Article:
SECRETARY BLINKEN:  Good afternoon, everyone.  Please take a seat.

Prime Minister Modi, Evan and I are honored to welcome you to the State Department.  You’re here in the Benjamin Franklin Room, named after America’s very first diplomat.  He signed our first treaty.  He charted the Gulf Stream.  He helped pioneer electricity.  He gave us our ethos of self-governance, and virtually none of this did he do while sober.  (Laughter.)  But I don’t think that’s going to be an issue for us today.

To our extraordinary co-host, Vice President Harris, it is always special to have you here at the department.  And it’s always great to be joined by our Second Gentleman, Doug Emhoff, and friends from across the administration and from the United States Congress.  And let me also acknowledge our James Beard-winning guest chef, Meherwan Irani, who is here with us today.  (Applause.)  And you should know that Meherwan credits his mother as his earliest culinary inspiration, and I think we’re all about to be very inspired by what she gave to him and he’s now about to give to us.

It’s been 30 years, Prime Minister, since you visited this country through a State Department exchange program.  You said that experience showed you, and I quote, “The dreams of the American people and the boldness of their ambitions.”  In your address to our Congress yesterday, you highlighted the boldness of India’s own ambitions, the remarkable advances that your country has made in recent years: expanding free medical care, empowering women, harnessing clean energy.  The positive impact in the lives of the Indian people is immeasurable, and it will be lasting.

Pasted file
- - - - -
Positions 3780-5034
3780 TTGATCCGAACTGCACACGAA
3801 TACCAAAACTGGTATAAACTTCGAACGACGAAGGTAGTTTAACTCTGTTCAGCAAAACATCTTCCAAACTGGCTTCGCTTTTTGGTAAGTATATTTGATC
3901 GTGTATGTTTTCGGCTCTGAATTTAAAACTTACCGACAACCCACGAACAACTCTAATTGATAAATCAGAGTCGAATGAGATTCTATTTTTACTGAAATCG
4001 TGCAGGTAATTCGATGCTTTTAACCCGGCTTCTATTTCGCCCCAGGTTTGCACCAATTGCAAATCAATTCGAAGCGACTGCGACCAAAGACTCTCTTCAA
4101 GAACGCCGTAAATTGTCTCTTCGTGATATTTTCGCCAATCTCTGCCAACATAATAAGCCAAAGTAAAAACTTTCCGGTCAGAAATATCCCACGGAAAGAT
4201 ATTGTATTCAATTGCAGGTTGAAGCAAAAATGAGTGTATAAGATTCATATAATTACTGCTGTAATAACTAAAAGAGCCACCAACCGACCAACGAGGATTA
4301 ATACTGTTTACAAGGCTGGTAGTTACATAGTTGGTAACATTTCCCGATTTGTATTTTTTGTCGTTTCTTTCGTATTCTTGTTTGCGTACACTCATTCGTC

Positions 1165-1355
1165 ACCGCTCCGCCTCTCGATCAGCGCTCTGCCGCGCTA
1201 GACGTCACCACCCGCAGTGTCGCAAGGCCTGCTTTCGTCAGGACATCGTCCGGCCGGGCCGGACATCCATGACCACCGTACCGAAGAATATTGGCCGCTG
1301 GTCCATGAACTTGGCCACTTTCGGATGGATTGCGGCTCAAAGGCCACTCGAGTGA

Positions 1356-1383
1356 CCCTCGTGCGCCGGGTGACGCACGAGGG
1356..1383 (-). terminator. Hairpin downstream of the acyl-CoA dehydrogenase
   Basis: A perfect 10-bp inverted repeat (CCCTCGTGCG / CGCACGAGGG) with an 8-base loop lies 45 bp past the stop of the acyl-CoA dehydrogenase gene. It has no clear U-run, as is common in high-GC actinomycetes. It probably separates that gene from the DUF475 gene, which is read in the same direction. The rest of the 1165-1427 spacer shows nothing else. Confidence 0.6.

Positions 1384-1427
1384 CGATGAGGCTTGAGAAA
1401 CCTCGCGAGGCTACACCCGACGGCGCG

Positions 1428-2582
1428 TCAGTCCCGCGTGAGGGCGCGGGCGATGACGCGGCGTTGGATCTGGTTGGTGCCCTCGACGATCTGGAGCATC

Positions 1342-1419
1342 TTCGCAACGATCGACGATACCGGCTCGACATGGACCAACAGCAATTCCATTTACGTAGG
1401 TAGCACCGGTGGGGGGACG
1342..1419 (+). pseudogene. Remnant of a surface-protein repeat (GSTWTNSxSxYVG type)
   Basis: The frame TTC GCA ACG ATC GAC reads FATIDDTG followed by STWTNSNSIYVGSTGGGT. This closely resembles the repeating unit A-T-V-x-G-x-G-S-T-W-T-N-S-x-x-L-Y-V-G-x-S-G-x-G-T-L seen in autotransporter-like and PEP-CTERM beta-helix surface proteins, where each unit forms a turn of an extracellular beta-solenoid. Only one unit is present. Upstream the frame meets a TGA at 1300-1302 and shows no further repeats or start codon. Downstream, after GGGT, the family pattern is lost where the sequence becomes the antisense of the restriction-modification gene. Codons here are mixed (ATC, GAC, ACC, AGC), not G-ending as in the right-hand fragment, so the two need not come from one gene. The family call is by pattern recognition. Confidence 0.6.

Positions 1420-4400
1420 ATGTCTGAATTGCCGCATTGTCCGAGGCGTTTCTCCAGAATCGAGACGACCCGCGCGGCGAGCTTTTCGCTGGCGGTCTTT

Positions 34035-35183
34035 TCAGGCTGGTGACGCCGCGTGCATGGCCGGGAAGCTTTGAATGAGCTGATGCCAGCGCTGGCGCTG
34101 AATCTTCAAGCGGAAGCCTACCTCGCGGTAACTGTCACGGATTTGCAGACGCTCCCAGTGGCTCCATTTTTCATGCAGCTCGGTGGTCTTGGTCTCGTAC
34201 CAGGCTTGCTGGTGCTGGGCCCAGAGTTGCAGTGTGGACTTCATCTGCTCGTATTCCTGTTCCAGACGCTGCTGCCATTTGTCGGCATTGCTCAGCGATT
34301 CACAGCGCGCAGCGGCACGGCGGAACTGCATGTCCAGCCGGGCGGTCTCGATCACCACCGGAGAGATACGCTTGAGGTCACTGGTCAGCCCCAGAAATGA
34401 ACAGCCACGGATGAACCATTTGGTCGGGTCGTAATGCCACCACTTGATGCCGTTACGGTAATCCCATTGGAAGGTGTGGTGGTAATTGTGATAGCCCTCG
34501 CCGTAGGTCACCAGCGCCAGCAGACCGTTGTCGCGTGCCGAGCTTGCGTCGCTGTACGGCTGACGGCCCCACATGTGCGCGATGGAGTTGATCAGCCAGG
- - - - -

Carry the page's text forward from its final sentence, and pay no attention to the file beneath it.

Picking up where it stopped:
And it underscores that these aspirations for a better future are ones that we share and ones that we depend upon each other to help realize.  That’s why when President Eisenhower became the first American president to visit India, he told your parliament that “the welfare of America is bound up with the welfare of India.”  Over the past several decades, the United States and India have been advancing the vision of greater interdependence, brought closer by administrations of different parties in both of our countries.  Having worked for President Biden for over 20 years, I know that his belief in this partnership is longstanding, and his commitment to delivering on its promise is unwavering.